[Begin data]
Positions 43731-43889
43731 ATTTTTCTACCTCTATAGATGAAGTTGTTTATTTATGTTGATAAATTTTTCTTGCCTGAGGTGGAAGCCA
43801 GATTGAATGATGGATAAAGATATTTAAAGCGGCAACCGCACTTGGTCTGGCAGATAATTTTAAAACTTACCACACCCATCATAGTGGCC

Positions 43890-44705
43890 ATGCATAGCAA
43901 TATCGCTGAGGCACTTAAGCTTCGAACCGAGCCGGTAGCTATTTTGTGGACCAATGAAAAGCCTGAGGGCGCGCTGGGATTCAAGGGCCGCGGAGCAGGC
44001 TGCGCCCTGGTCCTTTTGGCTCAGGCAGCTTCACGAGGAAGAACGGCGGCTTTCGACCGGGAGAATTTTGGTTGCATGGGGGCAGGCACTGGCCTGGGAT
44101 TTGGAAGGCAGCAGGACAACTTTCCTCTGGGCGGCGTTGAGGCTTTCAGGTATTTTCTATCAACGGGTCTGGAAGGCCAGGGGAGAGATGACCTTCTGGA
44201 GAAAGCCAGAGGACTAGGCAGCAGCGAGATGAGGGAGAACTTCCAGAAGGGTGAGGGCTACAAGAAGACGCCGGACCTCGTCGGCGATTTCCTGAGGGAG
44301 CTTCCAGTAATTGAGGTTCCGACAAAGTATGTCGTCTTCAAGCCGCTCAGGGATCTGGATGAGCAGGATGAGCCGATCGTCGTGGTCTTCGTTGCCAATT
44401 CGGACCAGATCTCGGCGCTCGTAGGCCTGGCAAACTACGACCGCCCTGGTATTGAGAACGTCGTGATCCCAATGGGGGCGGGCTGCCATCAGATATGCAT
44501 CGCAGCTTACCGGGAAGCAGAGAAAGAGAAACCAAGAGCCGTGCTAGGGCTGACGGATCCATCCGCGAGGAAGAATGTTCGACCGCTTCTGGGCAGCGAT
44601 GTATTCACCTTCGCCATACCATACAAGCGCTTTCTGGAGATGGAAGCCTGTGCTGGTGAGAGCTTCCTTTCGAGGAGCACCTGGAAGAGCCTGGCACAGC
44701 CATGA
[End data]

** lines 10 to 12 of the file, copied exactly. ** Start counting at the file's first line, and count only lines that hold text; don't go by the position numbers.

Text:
44301 CTTCCAGTAATTGAGGTTCCGACAAAGTATGTCGTCTTCAAGCCGCTCAGGGATCTGGATGAGCAGGATGAGCCGATCGTCGTGGTCTTCGTTGCCAATT
44401 CGGACCAGATCTCGGCGCTCGTAGGCCTGGCAAACTACGACCGCCCTGGTATTGAGAACGTCGTGATCCCAATGGGGGCGGGCTGCCATCAGATATGCAT
44501 CGCAGCTTACCGGGAAGCAGAGAAAGAGAAACCAAGAGCCGTGCTAGGGCTGACGGATCCATCCGCGAGGAAGAATGTTCGACCGCTTCTGGGCAGCGAT